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McKeogh Surname History



The surname McKeogh originally appeared in Gaelic as "O hEochaidh" or "Mac Eochaidh," derived from an Irish personal name "Eachaidh," meaning a "horseman."

Early Origins of the McKeogh family


The surname McKeogh was first found in Tipperary (Irish: Thiobraid Árann), established in the 13th century in South-central Ireland, in the province of Munster, where they held a family seat from ancient times at Ballymackeogh, and were descended from the MacKeoghs who in turn were descended from their eponymous ancestor Eochaidh O'Kelly one of the ancient Kings of Ui Maine.

Early History of the McKeogh family


This web page shows only a small excerpt of our McKeogh research.
Another 273 words (20 lines of text) covering the years 1534, 1653, 1725, 1798, 1828, 1893, 1534, 1653, 1725 and 1798 are included under the topic Early McKeogh History in all our PDF Extended History products and printed products wherever possible.

McKeogh Spelling Variations


Names from the Middle Ages demonstrate many spelling variations. This is because the recording scribe or church official often decided as to how a person's name was spelt and in what language. Research into the name McKeogh revealed many variations, including Hoey, O'Hoey, Hoy, Hue, Kehoe, Keogh, MacKeogh and many more.

Early Notables of the McKeogh family (pre 1700)


Another 43 words (3 lines of text) are included under the topic Early McKeogh Notables in all our PDF Extended History products and printed products wherever possible.

Migration of the McKeogh family to the New World and Oceana


To escape the religious and political discrimination they experienced primarily at the hands of the English, thousands of Irish left their homeland in the 19th century. These migrants typically settled in communities throughout the East Coast of North America, but also joined the wagon trains moving out to the Midwest. Ironically, when the American War of Independence began, many Irish settlers took the side of England, and at the war's conclusion moved north to Canada. These United Empire Loyalists, were granted land along the St. Lawrence River and the Niagara Peninsula. Other Irish immigrants settled in Newfoundland, the Ottawa Valley, New Brunswick and Nova Scotia. The greatest influx of Irish immigrants, however, came to North America during the Great Potato Famine of the late 1840s. Thousands left Ireland at this time for North America and Australia. Many of those numbers, however, did not live through the long sea passage. These Irish settlers to North America were immediately put to work building railroads, coal mines, bridges, and canals. Irish settlers made an inestimable contribution to the building of the New World. Early North American immigration records have revealed a number of people bearing the Irish name McKeogh or a variant listed above, including:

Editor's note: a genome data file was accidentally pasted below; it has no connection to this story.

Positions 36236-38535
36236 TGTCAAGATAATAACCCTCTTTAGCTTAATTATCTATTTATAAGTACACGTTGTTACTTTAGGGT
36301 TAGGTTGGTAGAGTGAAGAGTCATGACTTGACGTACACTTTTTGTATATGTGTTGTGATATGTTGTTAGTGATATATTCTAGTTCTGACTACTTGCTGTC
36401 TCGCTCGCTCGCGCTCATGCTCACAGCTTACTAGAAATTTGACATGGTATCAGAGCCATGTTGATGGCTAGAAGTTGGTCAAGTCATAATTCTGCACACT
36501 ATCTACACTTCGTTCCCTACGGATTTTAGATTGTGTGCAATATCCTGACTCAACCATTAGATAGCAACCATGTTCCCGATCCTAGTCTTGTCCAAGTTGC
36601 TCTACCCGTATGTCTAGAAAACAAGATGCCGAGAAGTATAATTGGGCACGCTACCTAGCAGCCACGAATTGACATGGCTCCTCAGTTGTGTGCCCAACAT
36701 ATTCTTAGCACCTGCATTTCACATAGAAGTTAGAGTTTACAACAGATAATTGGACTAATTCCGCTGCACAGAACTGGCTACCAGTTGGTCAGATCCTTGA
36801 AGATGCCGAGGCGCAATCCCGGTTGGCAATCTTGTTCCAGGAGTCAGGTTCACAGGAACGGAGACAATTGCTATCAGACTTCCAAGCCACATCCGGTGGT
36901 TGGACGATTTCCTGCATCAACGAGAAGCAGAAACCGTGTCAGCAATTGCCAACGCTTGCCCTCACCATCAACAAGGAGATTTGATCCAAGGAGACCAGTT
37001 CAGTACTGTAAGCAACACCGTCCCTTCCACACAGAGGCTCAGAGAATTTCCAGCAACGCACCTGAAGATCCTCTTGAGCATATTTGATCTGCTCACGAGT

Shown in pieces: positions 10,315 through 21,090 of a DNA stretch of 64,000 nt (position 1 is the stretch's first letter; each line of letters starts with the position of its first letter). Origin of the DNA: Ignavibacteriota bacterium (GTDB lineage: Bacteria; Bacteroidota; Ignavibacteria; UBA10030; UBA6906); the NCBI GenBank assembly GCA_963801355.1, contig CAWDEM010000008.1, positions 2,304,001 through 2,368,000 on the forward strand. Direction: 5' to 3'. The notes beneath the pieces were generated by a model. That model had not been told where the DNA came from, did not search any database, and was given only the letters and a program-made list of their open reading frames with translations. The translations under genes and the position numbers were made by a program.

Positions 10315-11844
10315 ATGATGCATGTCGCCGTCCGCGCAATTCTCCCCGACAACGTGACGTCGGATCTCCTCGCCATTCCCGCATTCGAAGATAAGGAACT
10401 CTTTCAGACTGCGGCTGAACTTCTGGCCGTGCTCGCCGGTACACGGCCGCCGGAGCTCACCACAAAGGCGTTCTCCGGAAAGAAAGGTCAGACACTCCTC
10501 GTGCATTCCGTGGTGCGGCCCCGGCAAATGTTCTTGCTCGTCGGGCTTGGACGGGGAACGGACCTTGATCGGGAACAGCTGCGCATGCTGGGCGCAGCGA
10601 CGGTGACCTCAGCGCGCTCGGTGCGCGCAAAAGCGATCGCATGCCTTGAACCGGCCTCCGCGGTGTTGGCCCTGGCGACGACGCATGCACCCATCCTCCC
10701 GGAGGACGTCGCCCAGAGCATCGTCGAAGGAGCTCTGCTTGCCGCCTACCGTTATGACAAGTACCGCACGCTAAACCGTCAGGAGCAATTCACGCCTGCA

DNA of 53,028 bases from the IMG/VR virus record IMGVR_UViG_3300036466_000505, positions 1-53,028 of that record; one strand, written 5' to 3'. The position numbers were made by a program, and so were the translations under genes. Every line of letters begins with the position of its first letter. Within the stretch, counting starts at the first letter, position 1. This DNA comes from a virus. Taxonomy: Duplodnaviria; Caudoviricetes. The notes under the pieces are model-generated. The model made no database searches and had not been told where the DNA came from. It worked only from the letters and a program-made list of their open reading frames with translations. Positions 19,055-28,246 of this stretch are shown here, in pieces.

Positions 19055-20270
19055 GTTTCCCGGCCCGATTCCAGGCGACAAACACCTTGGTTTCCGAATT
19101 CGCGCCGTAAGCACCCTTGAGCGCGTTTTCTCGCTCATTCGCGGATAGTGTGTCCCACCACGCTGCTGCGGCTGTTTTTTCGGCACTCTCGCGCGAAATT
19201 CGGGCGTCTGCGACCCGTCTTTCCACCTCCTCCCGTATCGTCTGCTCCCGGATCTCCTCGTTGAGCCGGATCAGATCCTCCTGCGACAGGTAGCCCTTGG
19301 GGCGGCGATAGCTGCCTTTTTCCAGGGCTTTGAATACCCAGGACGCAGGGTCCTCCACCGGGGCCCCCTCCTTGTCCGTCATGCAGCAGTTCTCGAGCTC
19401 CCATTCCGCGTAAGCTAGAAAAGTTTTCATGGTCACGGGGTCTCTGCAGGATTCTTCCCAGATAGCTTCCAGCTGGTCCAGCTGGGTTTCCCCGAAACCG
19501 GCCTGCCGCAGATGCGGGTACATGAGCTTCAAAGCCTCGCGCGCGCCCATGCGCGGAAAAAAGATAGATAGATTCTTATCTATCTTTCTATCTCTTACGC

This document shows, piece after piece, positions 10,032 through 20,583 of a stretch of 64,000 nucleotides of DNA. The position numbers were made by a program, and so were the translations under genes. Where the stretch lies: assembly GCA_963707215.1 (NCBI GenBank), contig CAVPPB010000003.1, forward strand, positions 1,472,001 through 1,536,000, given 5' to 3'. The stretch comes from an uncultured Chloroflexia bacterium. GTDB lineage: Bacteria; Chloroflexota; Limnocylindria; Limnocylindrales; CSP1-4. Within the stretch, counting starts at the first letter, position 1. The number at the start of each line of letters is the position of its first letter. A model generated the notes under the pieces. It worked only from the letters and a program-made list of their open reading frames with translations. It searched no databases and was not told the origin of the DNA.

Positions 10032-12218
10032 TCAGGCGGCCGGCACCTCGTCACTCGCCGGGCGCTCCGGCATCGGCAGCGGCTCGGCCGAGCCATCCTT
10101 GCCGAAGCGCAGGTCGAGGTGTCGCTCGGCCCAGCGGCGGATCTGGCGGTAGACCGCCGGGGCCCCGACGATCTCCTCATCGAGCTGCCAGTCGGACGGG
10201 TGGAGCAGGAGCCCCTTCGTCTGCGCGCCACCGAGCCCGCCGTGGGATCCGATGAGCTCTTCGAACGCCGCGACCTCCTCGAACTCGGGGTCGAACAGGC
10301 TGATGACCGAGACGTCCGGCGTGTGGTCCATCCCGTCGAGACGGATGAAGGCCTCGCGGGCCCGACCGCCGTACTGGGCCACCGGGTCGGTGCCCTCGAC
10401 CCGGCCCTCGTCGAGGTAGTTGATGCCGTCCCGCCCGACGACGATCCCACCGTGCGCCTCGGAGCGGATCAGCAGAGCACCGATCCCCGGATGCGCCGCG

McKeogh Settlers in United States in the 19th Century

  • James McKeogh, who landed in Philadelphia in 1842

McKeogh Settlers in Australia in the 19th Century

  • Owen McKeogh, aged 22, who arrived in South Australia in 1850 aboard the ship "Trafalgar" [1]CITATION[CLOSE]
    State Records of South Australia. (Retrieved 2010, November 5) TRAFALGAR 1850. Retrieved http://www.slsa.sa.gov.au/BSA/1850Trafalgar-March.htm
  • Margaret McKeogh, aged 20, a servant, who arrived in South Australia in 1854 aboard the ship "Taymouth Castle" [2]CITATION[CLOSE]
    South Australian Register Thursday 4th May 1854. (Retrieved 2010, November 5) Taymouth Castle 1854. Retrieved http://www.theshipslist.com/ships/australia/taymouthcastle1854.shtml.
  • Sarah McKeogh, aged 22, a servant, who arrived in South Australia in 1854 aboard the ship "Taymouth Castle" [2]CITATION[CLOSE]
    South Australian Register Thursday 4th May 1854. (Retrieved 2010, November 5) Taymouth Castle 1854. Retrieved http://www.theshipslist.com/ships/australia/taymouthcastle1854.shtml.
  • Patrick McKeogh (aged 23) arrived in South Australia in 1856 aboard the ship "Hooghly" [3]CITATION[CLOSE]
    South Australian Register. (Retrieved 2010, November 5) Rodney 1856. Retrieved http://www.theshipslist.com/ships/australia/rodney1856.shtml
  • Ellen McKeogh (aged 22), a servant, who arrived in South Australia in 1856 aboard the ship "Hooghly" [3]CITATION[CLOSE]
    South Australian Register. (Retrieved 2010, November 5) Rodney 1856. Retrieved http://www.theshipslist.com/ships/australia/rodney1856.shtml

Contemporary Notables of the name McKeogh (post 1700)


  • John McKeogh, American Democrat politician, Alternate Delegate to Democratic National Convention from Vermont, 1864 [4]CITATION[CLOSE]
    The Political Graveyard: Alphabetical Name Index. (Retrieved 2015, October 8) . Retrieved from http://politicalgraveyard.com/alpha/index.html

See Also



Citations


  1. ^ State Records of South Australia. (Retrieved 2010, November 5) TRAFALGAR 1850. Retrieved http://www.slsa.sa.gov.au/BSA/1850Trafalgar-March.htm
  2. ^ South Australian Register Thursday 4th May 1854. (Retrieved 2010, November 5) Taymouth Castle 1854. Retrieved http://www.theshipslist.com/ships/australia/taymouthcastle1854.shtml.
  3. ^ South Australian Register. (Retrieved 2010, November 5) Rodney 1856. Retrieved http://www.theshipslist.com/ships/australia/rodney1856.shtml
  4. ^ The Political Graveyard: Alphabetical Name Index. (Retrieved 2015, October 8) . Retrieved from http://politicalgraveyard.com/alpha/index.html

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